Today i noticed for the first time it has a multi-track recorder built into it, so decided to see what it could do.

I'm in the middle of the writing process of a song and was wondering how certain elements would work together and possible problems, specifically, there's three competing melody lines in the chorus - a repetitive 2 bar descending figure, the melody of the piano line, and the melody of the vocals. Would they clash, especially if i'm about to complicate matters with a futher melody of the bassline and a possible vocal countermelody on the later choruses.

The other thing I wanted to quickly work out: would the constantly descending line of the bass through the pre-chorus and chorus section give it the sad, reflective quality i was after?

Now if i set down to do this in any of the other programmes, it would be a lengthy process, but Cool Edit Pro is fantastic as a basic 'sketchpad', for throwing down ideas. It's the 'scribbling rough ideas with a pen' alternative to all the other programmes.

A Quick Scribble

I grabbed a quick drum loop from a Cyndi Lauper song to use as a guide beat, then knocked this out in 10 minutes with a quick scratch vocal, and quickly answered my questions - the melodies don't compete or clash, and the basic descending progression of the bass is satisfying. (I'll further ornament the line later, but the main pulses work). I also want another 4 beats before the chorus for some more complex harmony parts.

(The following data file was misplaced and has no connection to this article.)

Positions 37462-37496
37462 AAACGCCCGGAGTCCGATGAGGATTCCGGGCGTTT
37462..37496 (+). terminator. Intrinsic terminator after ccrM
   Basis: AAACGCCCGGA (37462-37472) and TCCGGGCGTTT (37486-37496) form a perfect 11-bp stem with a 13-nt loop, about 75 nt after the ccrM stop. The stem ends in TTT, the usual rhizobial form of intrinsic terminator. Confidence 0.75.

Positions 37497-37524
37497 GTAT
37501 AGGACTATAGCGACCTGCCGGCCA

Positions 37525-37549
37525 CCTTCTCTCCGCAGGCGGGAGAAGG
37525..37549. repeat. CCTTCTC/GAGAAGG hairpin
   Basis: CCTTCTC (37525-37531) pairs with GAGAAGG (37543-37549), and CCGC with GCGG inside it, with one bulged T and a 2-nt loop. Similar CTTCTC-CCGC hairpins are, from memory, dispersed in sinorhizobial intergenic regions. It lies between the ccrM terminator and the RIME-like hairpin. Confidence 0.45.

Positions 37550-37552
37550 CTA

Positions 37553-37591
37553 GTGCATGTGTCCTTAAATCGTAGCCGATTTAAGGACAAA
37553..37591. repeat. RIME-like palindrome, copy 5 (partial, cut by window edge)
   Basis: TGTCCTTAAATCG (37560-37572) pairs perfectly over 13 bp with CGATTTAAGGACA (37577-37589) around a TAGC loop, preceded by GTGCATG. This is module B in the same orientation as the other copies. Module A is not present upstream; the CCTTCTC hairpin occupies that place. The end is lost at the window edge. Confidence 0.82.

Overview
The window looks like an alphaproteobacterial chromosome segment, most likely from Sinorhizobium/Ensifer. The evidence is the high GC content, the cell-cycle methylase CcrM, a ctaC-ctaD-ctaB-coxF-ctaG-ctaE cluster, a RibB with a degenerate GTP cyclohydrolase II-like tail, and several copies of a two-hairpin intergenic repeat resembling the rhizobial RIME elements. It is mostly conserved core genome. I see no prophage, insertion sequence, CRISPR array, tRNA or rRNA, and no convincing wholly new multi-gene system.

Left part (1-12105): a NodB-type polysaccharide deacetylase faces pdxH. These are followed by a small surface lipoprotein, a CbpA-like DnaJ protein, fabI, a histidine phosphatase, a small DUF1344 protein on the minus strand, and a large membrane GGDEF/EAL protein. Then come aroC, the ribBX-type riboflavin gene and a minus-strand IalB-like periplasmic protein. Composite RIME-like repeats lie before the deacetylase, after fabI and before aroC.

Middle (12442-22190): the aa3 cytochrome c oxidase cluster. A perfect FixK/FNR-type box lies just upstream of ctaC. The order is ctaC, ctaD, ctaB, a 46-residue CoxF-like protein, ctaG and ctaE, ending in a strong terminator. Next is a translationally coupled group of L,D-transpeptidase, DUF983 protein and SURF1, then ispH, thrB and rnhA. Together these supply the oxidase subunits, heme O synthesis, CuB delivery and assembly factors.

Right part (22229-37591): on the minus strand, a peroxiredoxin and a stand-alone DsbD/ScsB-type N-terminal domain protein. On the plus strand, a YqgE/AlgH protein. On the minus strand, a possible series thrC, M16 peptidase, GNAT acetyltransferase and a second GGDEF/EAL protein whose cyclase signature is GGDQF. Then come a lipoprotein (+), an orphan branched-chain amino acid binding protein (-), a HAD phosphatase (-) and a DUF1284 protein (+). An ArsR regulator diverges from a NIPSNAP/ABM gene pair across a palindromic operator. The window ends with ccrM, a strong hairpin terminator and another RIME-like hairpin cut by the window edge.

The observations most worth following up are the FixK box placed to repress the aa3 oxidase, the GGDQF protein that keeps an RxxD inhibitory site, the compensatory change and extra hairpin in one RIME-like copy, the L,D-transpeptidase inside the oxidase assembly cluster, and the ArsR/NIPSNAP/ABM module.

The beauty is I could find this out quickly due to the ease of the programme rather than having to rewrite and rerehearse when i go to properly record it, thereby breaking concentration, because an amateur like me needs all the focus he can get.

(There sounds are all dry - there's no effects on anything but the options are there to be explored).

The best part is, it looks like it's now considered outdated tech, so you can get it here for free:

Cool Edit Pro

(You want Version 2.0.)

Theoretically Neddie, between this programme and Ableton Live, you could send me guitar parts as an mp3 and i could cut, retime and layer in over a backing track. Ain't technology a wonderful thing? Kids today don't know how lucky they are not having to fartarse around with 4-tracks and head cleaners. Maybe you could supply the Ringing Rickenbacker to 'Such Sinful Things' that I keep hearing in my head.